Council vs. Counsel
Let’s take a look at council vs. counsel. First, the quick answer:
- A council is a meeting or a group of people meeting to discuss laws or rules.
- Counsel refers to advice given or a person who gives legal or professional advice.
- To counsel someone means you are giving advice.
They sound identical, so we’ve convened a council to counsel you on the difference between the two.
Council and counsel are confusing homophones. They sound alike, are spelled differently, and have divergent meanings. One may evennremember our 45th president mistakenly tweeting “W.H. Council” instead of “W.H. Counsel.”
Other homophones include bare and bear; they sound alike but are spelled differently. As homophones, the most common errors appear in writing since they sound the same when speaking.
What does council mean?
A council is a noun that means a group of people who are elected or appointed to make decisions, laws, or rules. It also refers to the meeting of a council.
|The city council met to determine property tax rates.
|After you submit your proposal, please contact the regional council.
“Shortly before the meeting the council issued a statement expressing “grave concern at the continued fighting in and around Debaltseve” and demanded that all parties to the conflict cease hostilities immediately.”—The Guardian, 2015.
Council can also modify a noun, which makes it an adjective. You can use the word council to describe it.
For instance, a council member, council meeting, or council decision.
|The council member left early to avoid reporters.
|The council decision is final and binding.
“Brian Messenger, a Tory council candidate in Margate, said his party had received complaints of verbal intimidation of voters outside some polling stations.”—The Guardian, 2015.
What does counsel mean?
The word counsel has several definitions depending on the part of speech. Counsel functions as either a noun or a verb.
Counsel as a noun
As a noun, counsel refers to advice, instruction, or recommendation to someone. For example, the President sought counsel from his advisors.
“Brushstroke’s wine and sake list offers a great deal to go along with this food, at least if you seek the counsel of Seju Yang, the restaurant’s puckish young sommelier.”—The New York Times, 2011.
Also, as a noun, counsel refers to a person providing expert advice or services. For instance, in the courtroom, a lawyer representing someone and giving legal advice is a person’s counsel.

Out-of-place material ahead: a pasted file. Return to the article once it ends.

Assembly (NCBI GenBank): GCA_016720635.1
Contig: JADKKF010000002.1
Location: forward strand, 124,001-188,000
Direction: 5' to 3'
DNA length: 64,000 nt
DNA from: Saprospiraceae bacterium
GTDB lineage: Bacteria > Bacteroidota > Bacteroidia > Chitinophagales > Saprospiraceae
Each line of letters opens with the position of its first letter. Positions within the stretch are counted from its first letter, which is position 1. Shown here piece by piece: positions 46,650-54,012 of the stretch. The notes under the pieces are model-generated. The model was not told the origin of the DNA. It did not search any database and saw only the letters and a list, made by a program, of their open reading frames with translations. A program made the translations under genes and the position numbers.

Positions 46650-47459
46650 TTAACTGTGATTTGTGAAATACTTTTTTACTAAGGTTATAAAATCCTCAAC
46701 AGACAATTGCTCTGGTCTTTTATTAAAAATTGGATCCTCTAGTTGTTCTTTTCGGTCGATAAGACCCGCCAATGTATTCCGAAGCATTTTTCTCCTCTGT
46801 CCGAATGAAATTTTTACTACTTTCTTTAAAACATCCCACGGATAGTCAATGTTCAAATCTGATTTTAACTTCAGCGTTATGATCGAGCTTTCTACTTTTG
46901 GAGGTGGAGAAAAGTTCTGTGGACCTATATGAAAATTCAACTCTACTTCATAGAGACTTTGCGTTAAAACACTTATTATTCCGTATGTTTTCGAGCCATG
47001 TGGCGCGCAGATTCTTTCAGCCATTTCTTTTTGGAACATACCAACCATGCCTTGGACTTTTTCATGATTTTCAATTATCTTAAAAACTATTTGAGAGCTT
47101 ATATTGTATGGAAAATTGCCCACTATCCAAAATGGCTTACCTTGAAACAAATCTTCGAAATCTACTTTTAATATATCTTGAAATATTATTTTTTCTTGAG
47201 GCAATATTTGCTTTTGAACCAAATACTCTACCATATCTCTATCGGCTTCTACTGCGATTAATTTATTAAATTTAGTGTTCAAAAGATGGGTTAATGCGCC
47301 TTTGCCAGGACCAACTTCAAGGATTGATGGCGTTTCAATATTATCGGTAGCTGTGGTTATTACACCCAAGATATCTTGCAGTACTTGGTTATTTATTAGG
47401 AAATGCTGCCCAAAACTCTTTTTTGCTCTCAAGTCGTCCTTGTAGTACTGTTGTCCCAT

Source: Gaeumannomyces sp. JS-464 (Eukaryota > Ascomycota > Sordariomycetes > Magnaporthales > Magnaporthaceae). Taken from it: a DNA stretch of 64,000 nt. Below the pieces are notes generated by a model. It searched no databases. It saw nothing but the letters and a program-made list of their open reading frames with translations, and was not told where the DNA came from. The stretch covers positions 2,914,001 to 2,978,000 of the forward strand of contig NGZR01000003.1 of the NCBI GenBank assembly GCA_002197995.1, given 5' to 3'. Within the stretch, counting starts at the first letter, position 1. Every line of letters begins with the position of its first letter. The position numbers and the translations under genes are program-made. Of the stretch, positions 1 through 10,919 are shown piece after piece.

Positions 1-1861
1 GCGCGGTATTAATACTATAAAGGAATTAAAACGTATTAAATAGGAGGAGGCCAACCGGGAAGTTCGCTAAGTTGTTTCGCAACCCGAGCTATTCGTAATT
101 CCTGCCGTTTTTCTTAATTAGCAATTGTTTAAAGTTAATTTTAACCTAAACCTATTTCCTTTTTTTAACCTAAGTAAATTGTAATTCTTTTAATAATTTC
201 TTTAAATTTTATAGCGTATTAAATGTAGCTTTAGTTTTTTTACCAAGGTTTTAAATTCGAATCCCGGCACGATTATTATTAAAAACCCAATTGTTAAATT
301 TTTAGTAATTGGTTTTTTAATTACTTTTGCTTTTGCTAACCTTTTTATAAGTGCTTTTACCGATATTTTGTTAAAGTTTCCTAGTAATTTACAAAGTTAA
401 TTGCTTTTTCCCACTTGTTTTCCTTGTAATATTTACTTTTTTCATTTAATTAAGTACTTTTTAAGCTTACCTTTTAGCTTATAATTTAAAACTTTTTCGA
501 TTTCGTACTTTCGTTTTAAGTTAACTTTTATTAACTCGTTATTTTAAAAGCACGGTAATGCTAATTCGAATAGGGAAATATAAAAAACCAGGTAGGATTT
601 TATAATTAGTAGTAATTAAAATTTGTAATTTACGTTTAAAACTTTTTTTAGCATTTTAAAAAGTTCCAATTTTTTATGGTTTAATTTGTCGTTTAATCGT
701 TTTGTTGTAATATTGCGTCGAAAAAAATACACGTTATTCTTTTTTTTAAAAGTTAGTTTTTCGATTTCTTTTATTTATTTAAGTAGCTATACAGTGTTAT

“When Facebook’s published its requests data, the general counsel, Ted Ullyot, wrote: “We aggressively protect our users’ data when confronted with such requests: we frequently reject such requests outright, or require the government to substantially scale down its requests, or simply give the government much less data than it has requested.,”—The Guardian, 2013.
|I should have listened to the counsel of my priest.
|Counsel, what does your client plead?
Different uses of counsel
There is another less common use of the word counsel and it refers to keeping thoughts guarded or hidden from view. Legendary wordsmith Bill Shakespeare’s play Hamlet highlights the less common use of the word:
“We shall know by this fellow. The players cannot keep counsel, they’ll tell all.”—Hamlet, Act 3, Scene 2.
“Avoid the crowd, avoid mass audiences, keep your own counsel, which is the counsel of philosophy–of wisdom you can acquire and make your own.”—The Art of Life, Zygmunt Bauman.
Someone who gives expert advice or guidance is called a counselor. When you were in school, you may have worked with a school counselor to determine your schedule. If you’ve ever been to a summer camp, it was run by a camp counselor.
“Sturdivant received the “Asa Sparks New Counselor of the Year Award.” “This is indeed my first year as a school counselor, and it has been wonderful so far,” she said about working at Columbia Elementary School.”—The Madison County Record, 2022.
Counsel as a verb
As a verb, the word counsel means to give advice. That same lawyer who is your counsel also provides counsel when giving you legal advice. In other words, the lawyer counseled you to the letter of the law.
|The tax advisors counsel me on payment plans.
|My parents counsel me daily on the benefits of investing while I was young.
Council vs. counsel is confusing since both words are pronounced the same but spelled differently. They’re homophones (blue and blew; harry and hairy). Another thing that trips people up is that they both have to do with advice:
- Council is the word for a group of advisors or meeting.
- Counsel is the word for advice.
The fact that counsel has a verb form while council does not should make it easier for you when choosing between counsel and council. Another way to remember the difference is think of counsel as someone trying to “sell” you their opinion and advice. They would like to counsel you.